Journal of Vocational Rehabilitation - Volume 48, issue 2
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Journal of Vocational Rehabilitation will provide a forum for discussion and dissemination of information about the major areas that constitute vocational rehabilitation.
Periodically, there will be topics that are directed either to specific themes such as long-term care or different disability groups such as those with psychiatric impairment. Often a guest editor who is an expert in the given area will provide leadership on a specific topic issue. However, all articles received directly or submitted for a special issue are welcome for peer review. The emphasis will be on publishing rehabilitation articles that have immediate application for helping rehabilitation counselors, psychologists and other professionals in providing direct services to people with disabilities.
Original research articles, review articles, program descriptions, and case studies will be considered for publication. Ideas for special topical issues are welcomed as well.
Abstract: BACKGROUND: Negative employer attitudes have been identified as a major barrier to employment for people who are blind or visually impaired, yet we know little about what influences employer attitudes toward this population. OBJECTIVE: The purpose of the study was to replicate an earlier study of predictors of employer attitudes towards people who are blind or visually impaired as employees, utilizing a larger sample of employers and including additional predictor and control variables. METHODS: An online survey was conducted with a national sample of hiring managers, resulting in a usable sample of 379. Multiple regression was…utilized to identify predictors of employer attitudes. RESULTS: Five variables significantly predicted employer attitudes: having hired someone in the past, knowledge about how work tasks can be accomplished, belief in knowledge, having a relationship with vocational rehabilitation (VR), and being female. Although communication with VR had a strong association with employer attitudes, having hired functioned as a mediator of the relationship between it and employer attitudes, indicating that communication with VR may influence employers’ hiring decisions. CONCLUSION: VR professionals should interact with employers as much as possible to encourage the hiring of people who are blind or visually impaired. Going beyond initial contacts to developing relationships is important.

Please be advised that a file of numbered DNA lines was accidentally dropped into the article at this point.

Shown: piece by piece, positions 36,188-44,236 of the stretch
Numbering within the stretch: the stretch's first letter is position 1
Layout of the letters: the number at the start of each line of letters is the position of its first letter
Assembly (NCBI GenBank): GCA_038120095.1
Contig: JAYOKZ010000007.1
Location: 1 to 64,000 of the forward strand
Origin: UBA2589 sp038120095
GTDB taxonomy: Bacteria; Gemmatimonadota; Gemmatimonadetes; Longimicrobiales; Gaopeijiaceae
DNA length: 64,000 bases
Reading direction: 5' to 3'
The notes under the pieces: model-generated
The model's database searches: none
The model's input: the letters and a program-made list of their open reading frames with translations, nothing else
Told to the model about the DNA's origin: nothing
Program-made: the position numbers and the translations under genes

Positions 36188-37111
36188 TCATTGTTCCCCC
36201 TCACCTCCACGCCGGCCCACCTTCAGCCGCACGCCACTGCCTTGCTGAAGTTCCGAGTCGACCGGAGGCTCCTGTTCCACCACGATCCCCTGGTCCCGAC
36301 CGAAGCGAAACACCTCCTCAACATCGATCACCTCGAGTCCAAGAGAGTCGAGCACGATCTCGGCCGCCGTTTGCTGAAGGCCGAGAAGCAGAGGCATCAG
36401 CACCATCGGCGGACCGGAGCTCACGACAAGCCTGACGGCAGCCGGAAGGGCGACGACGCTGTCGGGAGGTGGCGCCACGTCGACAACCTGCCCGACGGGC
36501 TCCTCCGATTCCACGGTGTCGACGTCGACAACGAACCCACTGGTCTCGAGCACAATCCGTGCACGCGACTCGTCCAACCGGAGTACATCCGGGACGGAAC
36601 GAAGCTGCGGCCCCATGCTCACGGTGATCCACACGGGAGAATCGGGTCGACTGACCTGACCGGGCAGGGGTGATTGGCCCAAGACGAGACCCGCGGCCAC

Keywords: Employer attitudes, blindness, visual impairment, vocational rehabilitation, business development
Abstract: BACKGROUND: The years leading up to age 18 are important for youth recipients of Supplemental Security Income (SSI) considering making human capital investments to prepare for the transition to adulthood. OBJECTIVE: This paper documents the employment and benefit outcomes of former child SSI recipients and estimates the association between vocational rehabilitation, vocational training, special education, and adult outcomes. METHODS: Multivariate analyses using linked survey and administrative data estimate the association between service receipt before age 18 and outcomes 13 years later, at ages 27 to 30, controlling for other factors. RESULTS: Vocational rehabilitation is…associated with a 9 percentage point increase in the likelihood of earnings above the annualized substantial gainful activity level and a 13 percentage point decrease in the likelihood of SSI or disability insurance (DI) receipt between ages 27 to 30. In contrast, vocational training is associated with a 6 percentage point increase in the likelihood of SSI or DI receipt, while special education is not statistically significantly associated with any of the adult outcomes analyzed. CONCLUSIONS: Results suggest vocational rehabilitation improves long-term employment and economic independence, but confounding factors may contribute to the observed relationships.
Keywords: Social security disability benefits, vocational rehabilitation, transition
Abstract: BACKGROUND: Youth with disabilities desire competitive employment, but most are placed in sheltered workshops. Illinois launched a pilot project to promote competitive employment for youth with disabilities, using Individual Placement and Support (IPS), an evidence-based vocational model for people with serious mental illness. OBJECTIVE: To evaluate the potential of IPS for youth with developmental and/or psychiatric disabilities. METHODS: We assessed fidelity to the IPS model, competitive employment outcomes, and implementation barriers over one year in 10 agencies in Illinois implementing new IPS programs for youth with developmental and/or psychiatric disabilities. Assessments included fidelity reviews, employment outcomes,…and semi-structured interviews. Project outcomes were compared against national benchmarks for fidelity and employment outcomes. RESULTS: All 10 programs successfully implemented IPS with four achieving a fidelity score above 100, the benchmark for good fidelity. Over a 12-month follow-up period, most programs increased quarterly employment rates, reaching a mean employment rate of 36% (SD = 14%) by the fourth quarter, approaching the national benchmark for good employment outcome. A lack of collaboration between systems, competing expectations, and stigma were the main implementation barriers. CONCLUSION: The overall good employment rate and fidelity scores suggest that IPS is a promising approach for youth with disabilities.